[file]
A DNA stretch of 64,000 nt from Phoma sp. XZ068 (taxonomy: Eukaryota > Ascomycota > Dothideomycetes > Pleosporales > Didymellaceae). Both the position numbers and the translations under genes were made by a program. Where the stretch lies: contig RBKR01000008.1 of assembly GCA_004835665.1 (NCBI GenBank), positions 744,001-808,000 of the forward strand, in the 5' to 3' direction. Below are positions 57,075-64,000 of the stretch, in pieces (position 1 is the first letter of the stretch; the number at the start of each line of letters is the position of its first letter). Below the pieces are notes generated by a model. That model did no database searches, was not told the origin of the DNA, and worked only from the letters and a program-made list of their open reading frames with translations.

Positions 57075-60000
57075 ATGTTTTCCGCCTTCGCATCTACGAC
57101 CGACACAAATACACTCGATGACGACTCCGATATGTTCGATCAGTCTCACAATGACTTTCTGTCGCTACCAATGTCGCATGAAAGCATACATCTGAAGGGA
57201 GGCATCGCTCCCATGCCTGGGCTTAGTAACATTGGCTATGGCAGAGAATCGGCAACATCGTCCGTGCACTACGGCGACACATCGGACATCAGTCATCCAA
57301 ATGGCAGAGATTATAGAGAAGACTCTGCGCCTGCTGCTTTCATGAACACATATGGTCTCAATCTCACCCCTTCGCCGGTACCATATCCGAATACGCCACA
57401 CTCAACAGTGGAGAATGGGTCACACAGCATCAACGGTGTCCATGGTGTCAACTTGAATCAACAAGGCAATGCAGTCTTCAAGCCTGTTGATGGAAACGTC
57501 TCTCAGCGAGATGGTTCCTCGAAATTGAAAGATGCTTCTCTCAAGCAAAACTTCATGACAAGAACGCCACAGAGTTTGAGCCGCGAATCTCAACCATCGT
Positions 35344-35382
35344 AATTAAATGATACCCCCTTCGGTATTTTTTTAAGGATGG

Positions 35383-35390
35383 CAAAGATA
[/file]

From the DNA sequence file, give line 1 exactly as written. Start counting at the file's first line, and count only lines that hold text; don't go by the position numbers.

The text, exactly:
A DNA stretch of 64,000 nt from Phoma sp. XZ068 (taxonomy: Eukaryota > Ascomycota > Dothideomycetes > Pleosporales > Didymellaceae). Both the position numbers and the translations under genes were made by a program. Where the stretch lies: contig RBKR01000008.1 of assembly GCA_004835665.1 (NCBI GenBank), positions 744,001-808,000 of the forward strand, in the 5' to 3' direction. Below are positions 57,075-64,000 of the stretch, in pieces (position 1 is the first letter of the stretch; the number at the start of each line of letters is the position of its first letter). Below the pieces are notes generated by a model. That model did no database searches, was not told the origin of the DNA, and worked only from the letters and a program-made list of their open reading frames with translations.